By Dr. Mercola
Prostate cancer is one of the most common cancers in men, but it is not as deadly as breast cancer.
According to the latest statistics from the American Cancer Society, an estimated 240,890 men will be diagnosed with prostate cancer this year, and just over 33,700 men may die from it, so only one in seven diagnosed with it will die from it.
Overall, American men have a one in six chance of being diagnosed with prostate cancer at some point in their lives, or one in 42 chance of dying from it..
Most cases of prostate cancer do not occur until after men turn 50, but in recent years there has been a steady rise in the percentage of men in their 30s and 40s with both prostate problems and prostate cancer, primarily as a result of poor diet and increasing environmental pollution.
Unfortunately, investigations over the years have discovered serious flaws with the PSA test used to diagnose prostate cancer.
And the U.S. Preventive Services Task Force—which has also declared women in their 40s don't need mammograms—may soon recommend that men not get screened for prostate cancer using the PSA test.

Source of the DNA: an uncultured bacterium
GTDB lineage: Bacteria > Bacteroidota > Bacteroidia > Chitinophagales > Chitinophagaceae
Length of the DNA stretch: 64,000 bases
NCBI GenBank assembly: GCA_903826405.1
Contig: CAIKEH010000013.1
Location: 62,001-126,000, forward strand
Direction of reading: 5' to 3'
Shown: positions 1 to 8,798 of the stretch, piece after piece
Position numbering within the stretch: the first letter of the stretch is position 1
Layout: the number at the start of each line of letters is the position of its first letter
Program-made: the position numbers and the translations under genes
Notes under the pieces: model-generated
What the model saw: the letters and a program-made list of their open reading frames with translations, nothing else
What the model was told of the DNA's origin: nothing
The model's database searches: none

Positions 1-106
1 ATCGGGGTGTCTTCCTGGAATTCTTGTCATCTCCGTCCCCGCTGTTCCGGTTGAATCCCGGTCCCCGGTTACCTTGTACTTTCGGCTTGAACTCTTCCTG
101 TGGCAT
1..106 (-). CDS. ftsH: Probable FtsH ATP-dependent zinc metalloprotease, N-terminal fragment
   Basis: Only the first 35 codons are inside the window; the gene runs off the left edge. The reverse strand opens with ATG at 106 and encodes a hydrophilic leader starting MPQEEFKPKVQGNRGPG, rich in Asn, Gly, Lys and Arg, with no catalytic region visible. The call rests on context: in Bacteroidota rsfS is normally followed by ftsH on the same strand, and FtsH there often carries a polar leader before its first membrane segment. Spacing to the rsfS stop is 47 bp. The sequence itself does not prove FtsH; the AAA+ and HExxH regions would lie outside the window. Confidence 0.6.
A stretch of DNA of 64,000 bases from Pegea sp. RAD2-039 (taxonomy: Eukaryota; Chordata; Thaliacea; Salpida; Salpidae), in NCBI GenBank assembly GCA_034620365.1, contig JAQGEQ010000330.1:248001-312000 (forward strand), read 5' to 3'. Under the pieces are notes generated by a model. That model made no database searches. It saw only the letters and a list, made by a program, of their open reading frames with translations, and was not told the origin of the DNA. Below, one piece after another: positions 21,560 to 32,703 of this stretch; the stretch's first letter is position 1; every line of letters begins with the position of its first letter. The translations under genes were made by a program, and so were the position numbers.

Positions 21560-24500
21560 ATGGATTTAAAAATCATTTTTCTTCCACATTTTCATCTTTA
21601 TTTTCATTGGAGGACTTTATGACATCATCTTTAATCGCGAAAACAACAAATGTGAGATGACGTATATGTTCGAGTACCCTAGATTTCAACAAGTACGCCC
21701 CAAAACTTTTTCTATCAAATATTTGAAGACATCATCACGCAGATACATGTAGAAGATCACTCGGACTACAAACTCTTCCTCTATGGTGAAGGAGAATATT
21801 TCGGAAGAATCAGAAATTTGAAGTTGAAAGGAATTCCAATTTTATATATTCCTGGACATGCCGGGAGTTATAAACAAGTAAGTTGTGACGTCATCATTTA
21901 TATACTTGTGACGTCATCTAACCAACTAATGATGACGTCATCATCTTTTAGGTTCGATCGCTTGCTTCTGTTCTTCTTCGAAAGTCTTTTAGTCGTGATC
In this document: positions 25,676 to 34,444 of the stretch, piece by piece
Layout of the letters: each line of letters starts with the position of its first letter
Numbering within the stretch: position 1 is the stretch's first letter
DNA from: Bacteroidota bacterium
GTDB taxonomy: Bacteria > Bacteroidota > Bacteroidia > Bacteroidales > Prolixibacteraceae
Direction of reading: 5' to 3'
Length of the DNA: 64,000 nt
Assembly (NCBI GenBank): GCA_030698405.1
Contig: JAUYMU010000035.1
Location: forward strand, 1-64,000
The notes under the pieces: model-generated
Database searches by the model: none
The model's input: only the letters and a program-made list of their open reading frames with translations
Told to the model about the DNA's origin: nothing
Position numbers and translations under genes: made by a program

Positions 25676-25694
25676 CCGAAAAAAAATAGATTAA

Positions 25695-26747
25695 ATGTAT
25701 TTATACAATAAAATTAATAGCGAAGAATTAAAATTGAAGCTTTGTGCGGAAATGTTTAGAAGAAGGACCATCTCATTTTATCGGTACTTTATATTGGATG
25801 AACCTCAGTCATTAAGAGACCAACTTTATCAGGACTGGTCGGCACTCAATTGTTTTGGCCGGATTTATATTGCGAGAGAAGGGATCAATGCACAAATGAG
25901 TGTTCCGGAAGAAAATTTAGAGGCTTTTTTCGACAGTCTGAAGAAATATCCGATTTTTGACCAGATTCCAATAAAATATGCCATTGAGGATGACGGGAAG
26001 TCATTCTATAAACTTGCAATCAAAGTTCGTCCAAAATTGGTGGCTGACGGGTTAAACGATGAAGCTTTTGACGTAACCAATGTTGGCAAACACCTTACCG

Researchers are also questioning the conventional treatments of prostate cancer, which include surgical removal of the prostate gland and radiotherapy, as they may not be necessary for most men.
All in all, I think this really highlights the necessity to employ preventive strategies, which I will discuss at the end of this article.
Moderate to High Certainty PSA Test Does More Harm than Good, Task Force Says
The prostate-specific antigen test (PSA test), analyzes your blood for prostate-specific antigen (PSA), a substance produced by your prostate gland. When higher-than-normal levels of PSA are detected, it is believed that cancer is present.
However, the PSA test has been criticized as useless for a number of years now. For example, back in 2004, Stanford University News reported:
"The most commonly used screening tool for detecting prostate cancer – the PSA test – is virtually worthless for predicting men's risk of contracting the disease, medical school researchers have determined. Stanford scientists studied prostate tissues collected in the 20 years since a high PSA test result became the standard for prostate removal. They concluded that as a screen, the test indicates nothing more than the size of the prostate gland."
The U.S. Preventive Services Task Force is now planning on recommending a "D" rating for PSA testing, meaning that "there is moderate or high certainty that the service has no net benefit or that the harms outweigh the benefits." A review of studies has shown that the PSA blood test yields "small or no reduction" in prostate cancer deaths.